Twelve-Mile Ferry, circa 1930. (Revelstoke Museum and Archives photo 3039)

Twelve-Mile Ferry, circa 1930. (Revelstoke Museum and Archives photo 3039)

Glimpses of Revelstoke’s past for June 16

Local history as recorded by the newspaper of the day

130 years ago: The Kootenay Star, June 18, 1892

A significant amount of the high bank by the smelter went into the river due to high waters. Several roads and paths were destroyed. The paper suggested that a granite pier should be built at the wharf.

120 years ago: Revelstoke Herald, June 14, 1902

The Board of Trade discussed advertising the Big Bend country. The SS Revelstoke was beginning to provide easier access to the area, and the Board of Trade wanted to encourage miners to explore and trade here. They decided to extend invitations to sister boards of British Columbia to send representatives on a trip to the Big Bend on the SS Revelstoke in July.

110 years ago: The Mail-Herald, June 15, 1912

Revelstokians hoped to make the Columbia River into a significant trade route through the continent. Specifically, they wanted to be able to transport wheat to Revelstoke from Alberta and Saskatchewan. It could then be transported by boat down to Portland, and then shipped across the ocean.

100 years ago: Revelstoke Review, June 15, 1922

The Canadian Forestry Association exhibition car stopped in town for a day. The exhibit inside the car focused on the necessity of conserving forests in Canada. Later that evening the Rex Theatre hosted moving pictures about preventing forest fires.

90 years ago: The Revelstoke Review, June 17, 1932

The Columbia and Illecillewaet rivers flooded. The line on the Twelve-Mile ferry snapped, and the ferry was swept two miles downstream before the men on board were able to anchor it. A tug was brought in from Arrowhead to try to help move the boat, as the use of a scow was unsuccessful. Portions of the Arrowhead-Revelstoke Road and West Road were under water. Log obstructions on the Canadian Pacific Railway Bridge had to be removed with dynamite.

80 years ago: The Revelstoke Review, June 18, 1942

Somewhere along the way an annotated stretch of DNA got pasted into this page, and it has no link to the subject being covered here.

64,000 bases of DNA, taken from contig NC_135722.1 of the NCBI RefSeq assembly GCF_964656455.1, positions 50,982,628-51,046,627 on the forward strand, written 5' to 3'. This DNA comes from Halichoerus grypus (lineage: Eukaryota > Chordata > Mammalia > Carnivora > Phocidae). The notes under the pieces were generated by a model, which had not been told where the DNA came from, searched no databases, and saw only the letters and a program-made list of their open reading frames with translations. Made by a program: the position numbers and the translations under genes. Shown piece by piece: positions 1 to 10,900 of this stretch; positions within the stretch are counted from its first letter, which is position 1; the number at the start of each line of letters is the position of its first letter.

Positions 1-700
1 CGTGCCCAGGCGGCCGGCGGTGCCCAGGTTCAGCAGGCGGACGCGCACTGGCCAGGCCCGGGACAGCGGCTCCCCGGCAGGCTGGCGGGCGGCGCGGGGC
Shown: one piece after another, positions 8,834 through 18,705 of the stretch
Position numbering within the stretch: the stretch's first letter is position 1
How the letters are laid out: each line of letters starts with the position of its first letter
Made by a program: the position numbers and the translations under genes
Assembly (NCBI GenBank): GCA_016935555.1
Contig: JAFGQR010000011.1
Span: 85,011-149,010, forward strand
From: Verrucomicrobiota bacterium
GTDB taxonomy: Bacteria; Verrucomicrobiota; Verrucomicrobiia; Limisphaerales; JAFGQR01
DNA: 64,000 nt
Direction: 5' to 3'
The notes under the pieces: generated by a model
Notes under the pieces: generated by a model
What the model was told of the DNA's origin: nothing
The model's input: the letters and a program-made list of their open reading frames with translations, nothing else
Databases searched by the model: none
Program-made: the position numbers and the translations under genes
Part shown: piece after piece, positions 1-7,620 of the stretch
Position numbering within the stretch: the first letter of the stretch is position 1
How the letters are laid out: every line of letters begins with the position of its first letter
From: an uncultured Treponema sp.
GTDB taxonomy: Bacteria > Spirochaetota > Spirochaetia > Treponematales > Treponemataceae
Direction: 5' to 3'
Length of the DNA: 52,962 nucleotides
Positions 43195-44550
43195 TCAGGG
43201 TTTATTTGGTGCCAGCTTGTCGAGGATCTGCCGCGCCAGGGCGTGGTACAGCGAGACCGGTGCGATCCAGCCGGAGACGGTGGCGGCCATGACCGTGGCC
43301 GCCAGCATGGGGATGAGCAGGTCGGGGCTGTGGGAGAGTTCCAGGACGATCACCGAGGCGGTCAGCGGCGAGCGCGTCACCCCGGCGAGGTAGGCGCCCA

The School Board unanimously supported the city’s decision to restrict Japanese people from residing in Revelstoke. The board believed it would be unfair to local tax payers otherwise. The British Columbia Security Commission expressed their own responsibility for educating those that were forcibly displaced. While Japanese people were not allowed to settle in city limits, some were still residing within the Revelstoke School District.

70 years ago: Revelstoke Review, June 19, 1952

The directors of the Revelstoke and District Agricultural Fall Fair planned to extend the craft and model division to include all types of craft. This would allow for metal tooling, ceramics, weaving, and models to be included. Many were already working on their crafts.

60 years ago: Revelstoke Review, June 14, 1962

McGregor Construction Co. requested to use a section of Wynn Street adjoining the Parish Hall, and a section of Government Road between the Cenotaph and Second Street, to build a shopping centre in front of the new Legion building. Wynn Street was already reserved by the Moberly Park Manor Society for the purpose of a senior citizen’s home. Therefore, council only approved the closure of Government Road, and would refer the other part to the society.

50 Years Ago: Revelstoke Herald, June 14, 1972

An anonymous man passed through Revelstoke on his way to Vancouver after biking from St. John’s on a one-speed bicycle. According to him, he made it up the east side of Roger’s Pass without stopping.

40 Years Ago: Revelstoke Review, June 16, 1982

Brian Johnson won the Revelstoke Men’s Champion title for golf. He scored 74-77 for a total of 151. Brian beat Bill Rudyk, who had held the title for six years. Thirty-two golfers competed in the championship. Brian attended San Jose College for Business Administration and played on their golf team.

30 Years Ago: Revelstoke Times, June 16, 1992

A Revelstoke resident was charged with arson and break-and-entering after an RCMP boat, along with two others, was burned. The fire department spent a total of 40 minutes taming the fire which threatened to get out of control due to the wind. Fire Chief Mike Martiniuk explained that there was risk of an explosion because of the fuel stored onboard, but firemen were quickly able to contain the blaze.

20 Years Ago: 2002

Nadia Salon, of the Revelstoke Aquaducks, set a new swim meet record in Lumby. She swam the division six women’s 100-meter freestyle in one minute and nine seconds. This was four seconds slower than her personal best, which she swam at the BC provincials.


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